EA: When you shoot in the South Side neighborhoods, I know you’ve already touched on this, but are you involving the community in these productions? In other words, how can community members be involved?

Here’s the deal: we don’t have a choice. We can’t fly in production assistants. We can’t fly in, you know, grits. All our crew are people from the city.

Just ’cause it’s me, we have a very diverse crew, and we’re gonna try to be an even more diverse crew and all that kind of stuff in season two. In terms of the community, if they have a structured situation where we get interns from the city and people come shadow—if we organize it, because there are legal aspects to it (in case somebody gets hurt on set). It can’t be all willy-nilly, because a set is not a playground, and also there’s a set etiquette that not everyone knows—you can’t be talking, everybody has to be quiet.

I think that there’s an element of like, “we wanna come see, we wanna come watch,” but for me, I’m always about protocol. Also, when we have actors, when we have very sensitive scenes, we don’t want a bunch of people ogling while actors are trying to cry. These are all things that people don’t always understand about the show and the business. That’s why it’s our mission to teach folks and have one or two per day on set, that we can tell them that and show them, and inspire them to go take classes, or maybe save up some money and come out here and invest in their craft and what they wanna do. ’Cause it’s not easy. It does take time, and it takes asking questions, and there are policies to it, but I’m always willing to help whoever wants to learn. I’m really happy that we have a show based in Chicago and can portray the community and teach the community about the business and the protocol and what it actually means to work in production.

OO: And all that you’ve said is definitely a testament to one of the many of the reasons why you’re awarded the Essence Vanguard Award. You gave a powerful speech, and in that speech you urged other Black creatives in Hollywood to come out and not hide their sexuality. So how important is it not only needing representation in Hollywood, but also feeling comfortable to be one’s true self in this industry?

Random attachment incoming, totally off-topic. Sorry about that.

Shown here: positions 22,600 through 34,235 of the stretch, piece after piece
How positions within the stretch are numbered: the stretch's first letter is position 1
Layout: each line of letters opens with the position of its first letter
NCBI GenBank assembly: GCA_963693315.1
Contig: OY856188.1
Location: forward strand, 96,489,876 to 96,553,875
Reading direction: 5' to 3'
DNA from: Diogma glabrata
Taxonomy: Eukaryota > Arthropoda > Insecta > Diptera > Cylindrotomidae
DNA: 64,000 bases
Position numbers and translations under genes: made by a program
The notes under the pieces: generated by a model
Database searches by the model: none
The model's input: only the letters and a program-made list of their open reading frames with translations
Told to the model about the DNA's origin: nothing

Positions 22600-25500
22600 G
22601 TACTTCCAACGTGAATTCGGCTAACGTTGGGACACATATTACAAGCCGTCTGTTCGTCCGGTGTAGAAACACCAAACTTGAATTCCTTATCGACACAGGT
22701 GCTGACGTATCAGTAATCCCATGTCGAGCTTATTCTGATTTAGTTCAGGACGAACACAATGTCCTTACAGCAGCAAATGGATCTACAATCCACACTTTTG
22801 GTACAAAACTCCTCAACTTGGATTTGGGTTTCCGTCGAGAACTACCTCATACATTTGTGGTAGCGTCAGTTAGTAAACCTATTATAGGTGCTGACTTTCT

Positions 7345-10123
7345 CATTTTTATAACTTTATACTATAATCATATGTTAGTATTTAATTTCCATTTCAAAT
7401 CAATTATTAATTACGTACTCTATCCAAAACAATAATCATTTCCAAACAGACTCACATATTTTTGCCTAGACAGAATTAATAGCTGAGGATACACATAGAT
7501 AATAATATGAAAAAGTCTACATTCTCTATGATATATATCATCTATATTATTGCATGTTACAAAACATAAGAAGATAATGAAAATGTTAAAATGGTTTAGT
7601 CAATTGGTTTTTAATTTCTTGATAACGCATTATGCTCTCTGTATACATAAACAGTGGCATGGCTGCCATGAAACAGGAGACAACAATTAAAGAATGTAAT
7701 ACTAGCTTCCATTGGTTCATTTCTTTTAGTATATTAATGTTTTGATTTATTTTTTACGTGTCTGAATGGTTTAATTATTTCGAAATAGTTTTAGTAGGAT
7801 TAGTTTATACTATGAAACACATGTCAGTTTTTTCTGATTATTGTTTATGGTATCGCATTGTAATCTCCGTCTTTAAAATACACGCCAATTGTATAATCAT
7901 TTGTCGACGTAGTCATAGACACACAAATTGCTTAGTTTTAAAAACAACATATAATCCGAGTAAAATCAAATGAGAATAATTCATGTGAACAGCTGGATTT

It’s always a personal journey. I can’t ever tell somebody how to live their life, and everybody’s path is different. But I do believe it is our responsibility, especially if you’re a person of color and you’re queer in any way, shape, or form, and you’re in the public eye, to be honest about that—because even if you say “I want to protect my privacy” and all that kind of stuff, you’re a person who could actually be helping someone. You could be a light, you could be an example of being successful, working, and being yourself.

Because the truth is that when you hide, you create a culture of hiding, and I always say, if you look at how many Black people there are in Hollywood, it’s a big number, right? And then look at how many out gay Black people there are in Hollywood, it’s extremely small. The numbers don’t add up. So, until they do, I’ll keep leading by example and showing that you can be successful, and be Black, be out and be in the industry. But I do think that there’s people who are still like, “But then I may not get that role,” or “I might not get that endorsement,” or “this person might treat me differently.” I think we have to rise above that and know the more of us that are out and proud and successful and working, the more these young kids who are looking at us will decide to be themselves, unapologetically and know that there is a light at the end of the tunnel.

The finale of season one of The Chi airs this Sunday

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1 Comment

  1. Excellent interview ladies. Lena Waithe your honesty is refreshing, especially in pointing out all the successful, creative individuals that once called “Chi” their home. Thank you for sharing your unique perspective.